Synod hears update on Prayers of Love and Faith as concentrated work phase begins
Concentrated drafting work to prepare new pastoral guidance and other material needed for the Prayers of Love and Faith to come into use, is now underway.
General Synod members recently spent time scrutinising the work which has taken place since the landmark debate in February that welcomed proposals to enable same-sex couples to come to church following a civil marriage or civil partnership, for prayers of dedication, thanksgiving and for God’s blessing on the two people.
Since February a draft set of texts known as Prayers of Love and Faith have been further refined, and work to develop new pastoral guidance for the Church of England and proposals on pastoral reassurance have been underway.
Members of the Steering Group overseeing that work, led by the Bishop of London, Sarah Mullally, and the Bishop of Truro, Philip Mounstephen, provided an update on progress since February and took questions.
Churches urged to help in re-settlement of people leaving prison
The General Synod has backed a call for churches to join partnerships working to help resettle and rehabilitate people leaving prison.
The Probation Service is already working with churches, bishops and Diocesan Safeguarding Panels to help support people leaving prison. Yet even so, many ex-prisoners are currently unable to find a welcoming faith community in which to settle.
The Bishop of Gloucester, Rachel Treweek, who is Bishop for Prisons, said: “We need a holistic approach in everything, and this includes partnership with our probation and our amazing prison chaplains. When people leave prison, our chaplains play a key role in trying to pass on the baton and this is where this motion comes in,” she said.
She urged that the churches should be “more imaginative and more connected with the probation service,” which would help with “God’s work of reconciliation and transformation.”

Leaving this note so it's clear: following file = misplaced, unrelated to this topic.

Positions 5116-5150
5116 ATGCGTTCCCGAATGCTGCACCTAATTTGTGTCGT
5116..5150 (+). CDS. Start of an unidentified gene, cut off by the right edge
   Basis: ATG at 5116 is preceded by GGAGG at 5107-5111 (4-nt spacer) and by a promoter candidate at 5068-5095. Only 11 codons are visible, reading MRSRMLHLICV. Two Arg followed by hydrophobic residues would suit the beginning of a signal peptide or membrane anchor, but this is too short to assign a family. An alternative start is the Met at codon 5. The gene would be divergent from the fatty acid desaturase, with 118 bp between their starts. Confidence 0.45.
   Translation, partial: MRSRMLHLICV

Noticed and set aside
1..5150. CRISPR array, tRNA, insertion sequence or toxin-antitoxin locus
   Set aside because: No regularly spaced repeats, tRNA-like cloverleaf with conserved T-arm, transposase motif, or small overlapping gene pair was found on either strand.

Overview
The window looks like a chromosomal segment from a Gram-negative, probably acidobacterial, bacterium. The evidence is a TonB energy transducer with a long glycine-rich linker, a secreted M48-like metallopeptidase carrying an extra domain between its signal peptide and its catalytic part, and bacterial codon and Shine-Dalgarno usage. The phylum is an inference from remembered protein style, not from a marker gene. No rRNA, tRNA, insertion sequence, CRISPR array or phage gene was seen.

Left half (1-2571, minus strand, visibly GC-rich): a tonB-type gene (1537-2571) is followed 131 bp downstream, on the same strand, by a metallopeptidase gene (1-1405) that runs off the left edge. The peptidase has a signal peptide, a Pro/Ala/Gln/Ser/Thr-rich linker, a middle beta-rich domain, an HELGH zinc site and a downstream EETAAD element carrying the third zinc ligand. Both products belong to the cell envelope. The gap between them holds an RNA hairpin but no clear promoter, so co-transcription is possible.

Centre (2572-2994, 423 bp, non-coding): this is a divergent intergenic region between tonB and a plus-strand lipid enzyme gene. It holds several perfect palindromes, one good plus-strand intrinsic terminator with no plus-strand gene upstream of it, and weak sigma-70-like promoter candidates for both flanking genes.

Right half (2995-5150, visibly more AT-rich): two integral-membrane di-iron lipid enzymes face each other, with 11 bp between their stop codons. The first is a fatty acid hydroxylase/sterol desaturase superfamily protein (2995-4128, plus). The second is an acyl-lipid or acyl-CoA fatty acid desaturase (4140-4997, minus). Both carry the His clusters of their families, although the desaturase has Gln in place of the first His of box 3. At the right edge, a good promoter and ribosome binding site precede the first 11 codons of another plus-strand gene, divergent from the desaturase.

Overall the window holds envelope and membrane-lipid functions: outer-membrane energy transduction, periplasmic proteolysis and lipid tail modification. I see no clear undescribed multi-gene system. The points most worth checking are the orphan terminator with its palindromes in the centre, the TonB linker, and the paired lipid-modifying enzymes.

The Chaplain General for Prisons, the Ven James Ridge, said the motion “confidently asserts and acknowledges that faith makes a difference in the rehabilitation and resettlement of offenders.”
Currently, following risk assessments, people can be connected to community chaplaincy projects or faith communities such as those in the Welcome Directory, connecting prisoners with faith communities that have prepared to welcome them.
A background paper for the General Synod showed that between 30-45% of adults released from prison in any given year will be reconvicted within a year of release and for those on short sentences (less than 12 months) this rises to 55-60%.
General Synod calls on Church and Government to move faster on climate emergency
The Church of England’s General Synod has recently called for renewed action from the Church and Government to tackle the impact and causes of climate change.
A motion brought by the Diocese of Oxford called on all parts of the Church to review policies and procedures in order to give due priority to creation care. It also asked the Government to review planning regulations to aid the installation of renewable technology on church buildings that are listed or in conservation areas.
It also commended the National Investment Bodies for their decisions to divest from fossil fuels, called for regular prayer, and encouraged the opportunity for confirmation candidates to make commitments to safeguard the integrity of creation.
Synod members also heard from National Advisors on Net Zero and Environmental Affairs, who said the recent approval of solar panels on the roof of King’s College Cambridge could prompt acceptance of more renewable installations elsewhere.